Look Out! Bedside Vision Check for Falls Prevention (RCP, 2017) was designed and tested in collaboration with frontline staff and patients in acute and community hospitals. While not meant to replace expert clinical assessment, the tool helps ward staff identify problems, take immediate action to reduce a patient’s falls risk, and raise concerns with the medical team for a more formal assessment. It includes:

  • Questions about patients’ eyesight;
  • Simple visual tests, which can be printed on A4 paper, intended to check distance/near vision using words, or pictures for people with language difficulties;
  • Visual instructions to test patients’ side vision and eye movements.

The tool also gives information about vision conditions that are common in older people and can increase the risk of having a fall (Box 1), and behaviours that can indicate eyesight problems. It supports learning in the Fallsafe (Healey et al, 2014) and CareFall e-learning resources, and can be downloaded and incorporated into hospital falls risk assessment plans.

Box 1. Common vision conditions that can increase falls risk

Using the questions and tests

Look Out! provides ward staff with simple questions and tests to check for eyesight problems, and recommends that staff document their findings in patients’ falls care plans. 

  1. Ask patients about their eyesight:
    • When was the patient’s last sight test? Do they wear glasses and what for? Do they have them with them and are they up to date? If the patient’s glasses are at home, ask a family member or carer to bring them in. If this is not possible, record this in the care plan as poor eyesight could compromise care;
    • Does the patient have any eye conditions and/or prescribed treatments (for example, eye drops for glaucoma)? Note any eye conditions and ensure any medication features on the drug chart, or ask a doctor to prescribe the necessary medication.
  2. Check distance vision:
    • Ask the patient whether they can see the television clearly at home;
    • Ask the patient whether they can read words (or see images in case of language difficulties) on the distance-vision test sheet held 2 metres (one bed-length) away; if the patient has distance glasses these should be worn for this test.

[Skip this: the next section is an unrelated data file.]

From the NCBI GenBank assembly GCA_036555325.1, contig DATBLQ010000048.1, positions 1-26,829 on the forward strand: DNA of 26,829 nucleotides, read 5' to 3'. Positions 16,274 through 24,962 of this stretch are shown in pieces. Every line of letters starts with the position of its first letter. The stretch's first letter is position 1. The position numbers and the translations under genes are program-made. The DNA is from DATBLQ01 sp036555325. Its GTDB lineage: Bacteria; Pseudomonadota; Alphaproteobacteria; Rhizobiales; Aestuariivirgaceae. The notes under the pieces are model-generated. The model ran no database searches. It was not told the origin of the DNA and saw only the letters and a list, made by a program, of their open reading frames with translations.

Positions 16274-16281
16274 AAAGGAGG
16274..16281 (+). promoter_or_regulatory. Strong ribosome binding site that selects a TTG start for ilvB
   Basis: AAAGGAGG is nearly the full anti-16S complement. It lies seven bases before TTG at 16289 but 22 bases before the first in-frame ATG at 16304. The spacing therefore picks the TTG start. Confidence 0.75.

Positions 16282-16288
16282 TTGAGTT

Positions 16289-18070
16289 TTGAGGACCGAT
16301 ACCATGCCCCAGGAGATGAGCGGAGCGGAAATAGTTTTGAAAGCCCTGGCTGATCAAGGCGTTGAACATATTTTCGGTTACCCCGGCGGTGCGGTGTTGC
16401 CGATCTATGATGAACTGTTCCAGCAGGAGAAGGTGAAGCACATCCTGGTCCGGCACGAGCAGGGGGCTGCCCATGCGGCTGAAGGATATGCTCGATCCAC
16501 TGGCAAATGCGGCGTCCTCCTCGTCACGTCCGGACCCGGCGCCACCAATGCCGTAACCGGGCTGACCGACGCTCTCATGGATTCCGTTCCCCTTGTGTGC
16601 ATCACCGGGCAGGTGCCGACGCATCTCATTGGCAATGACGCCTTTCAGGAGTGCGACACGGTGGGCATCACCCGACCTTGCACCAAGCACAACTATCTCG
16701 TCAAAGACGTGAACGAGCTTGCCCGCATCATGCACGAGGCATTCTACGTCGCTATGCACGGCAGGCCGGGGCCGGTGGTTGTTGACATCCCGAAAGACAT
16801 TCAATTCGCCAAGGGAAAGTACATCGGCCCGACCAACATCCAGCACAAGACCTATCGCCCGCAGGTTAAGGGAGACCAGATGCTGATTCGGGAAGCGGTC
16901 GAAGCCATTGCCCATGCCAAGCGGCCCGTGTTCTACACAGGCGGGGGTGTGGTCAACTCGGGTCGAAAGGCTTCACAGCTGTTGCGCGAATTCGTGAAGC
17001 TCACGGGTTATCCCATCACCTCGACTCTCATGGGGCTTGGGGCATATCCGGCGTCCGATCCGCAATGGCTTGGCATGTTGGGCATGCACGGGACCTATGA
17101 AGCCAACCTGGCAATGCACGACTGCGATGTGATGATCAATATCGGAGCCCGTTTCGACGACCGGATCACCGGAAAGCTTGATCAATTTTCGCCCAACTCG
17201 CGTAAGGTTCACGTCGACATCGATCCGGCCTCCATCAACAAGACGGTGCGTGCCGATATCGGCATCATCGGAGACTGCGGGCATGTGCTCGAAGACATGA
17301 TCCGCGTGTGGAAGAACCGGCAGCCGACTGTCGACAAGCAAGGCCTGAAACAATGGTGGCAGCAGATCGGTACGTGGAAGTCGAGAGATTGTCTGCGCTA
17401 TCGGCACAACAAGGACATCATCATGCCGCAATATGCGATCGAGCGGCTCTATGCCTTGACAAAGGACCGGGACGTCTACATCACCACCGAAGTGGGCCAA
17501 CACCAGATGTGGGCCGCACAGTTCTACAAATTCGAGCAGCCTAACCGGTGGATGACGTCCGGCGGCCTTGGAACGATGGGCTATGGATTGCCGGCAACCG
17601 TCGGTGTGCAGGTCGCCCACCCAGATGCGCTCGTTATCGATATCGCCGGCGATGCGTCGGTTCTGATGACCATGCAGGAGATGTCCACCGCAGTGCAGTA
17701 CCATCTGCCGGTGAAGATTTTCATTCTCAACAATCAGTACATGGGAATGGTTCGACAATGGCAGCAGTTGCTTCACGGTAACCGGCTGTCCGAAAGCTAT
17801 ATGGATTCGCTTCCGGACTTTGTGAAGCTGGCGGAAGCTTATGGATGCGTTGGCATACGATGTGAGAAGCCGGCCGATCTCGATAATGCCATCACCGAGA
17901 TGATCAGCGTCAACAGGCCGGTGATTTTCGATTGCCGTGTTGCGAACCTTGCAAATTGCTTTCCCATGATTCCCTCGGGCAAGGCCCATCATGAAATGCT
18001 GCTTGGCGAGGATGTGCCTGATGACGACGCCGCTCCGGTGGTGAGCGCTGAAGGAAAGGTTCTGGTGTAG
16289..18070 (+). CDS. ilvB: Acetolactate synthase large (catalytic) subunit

3. Check near vision:
    • Ask the patient whether they can read newspaper print, shopping lists or medicine labels;
    • Ask the patient whether they can read words (or see pictures in case of language difficulties) on the near vision test sheet held in a comfortable reading position (bent arm’s length away); if the patient has reading glasses these should be worn for this test.
  4. Check side vision (Box 2).
  5. Check eye movements, the aim being to ascertain whether the patient has double vision or difficulty looking to the side. During these checks the patient does not need to wear glasses and should be looking directly at you.
    • Ask the patient whether they ever experience double vision;
    • Check whether the patient’s eyes are not pointing straight or jiggling around;
    • Hold a pen in front of you, midway between you and the patient; ask the patient to watch the pen and then move it up and down and left and right smoothly and steadily, to see whether the eyes are moving together and following the pen all the way in all directions.

Box 2. Checking side vision

Taking immediate action to ensure safer care

Staff should note all test results in the patient’s falls care plan and then:

  • Discuss the results with the patient and take immediate measures to prevent falls; for example, ensure the patient is wearing glasses appropriately, move the call bell and/or provide walking aid so the patient can see/reach it;
  • Think about the patient’s position on the ward: can they see staff to ask for help? 
  • Check lighting levels and bed/chair orientation;
  • Update the falls care plan, documenting any concerns/actions;
  • Speak to ward doctor if they are concerned about the results of vision checks.

Conclusion

Beyond falls prevention, the tool can lead to other improvements as poor eyesight may, for example, prevent patients from reading medical consent forms or add to confusion and distress. Staff and patients who tested the tool have given excellent feedback (Box 3). This is just a start: addressing poor eyesight to reduce hospital falls has been little studied, so more research into the effectiveness of Look Out!, as well as an exploration into its extension to other care settings, is needed.

Box 3. Examples of staff and patient feedback

“Very handy assessment, which is quick and easy.” (staff nurse)

“Allows nurses to check for themselves, pick up problems/anomalies and pass onto doctor. It also assists in identifying problems for care planning.” (ward sister)

“You have made me think when my last eye test was.” (patient)

Key points 

  • Falls are 1.7 times more frequent in older people who have impaired vision 
  • Guidelines recommend checking older patients’ vision as part of hospital falls risk assessments 
  • Common conditions affecting eyesight can increase older people’s falls risk 
  • A new bedside tool gives nurses a simple and practical way of checking an older person’s eyesight to prevent falls 
  • The tool is designed to help ward staff identify eyesight problems, take action to reduce patients’ falls risk, and raise concerns with the medical team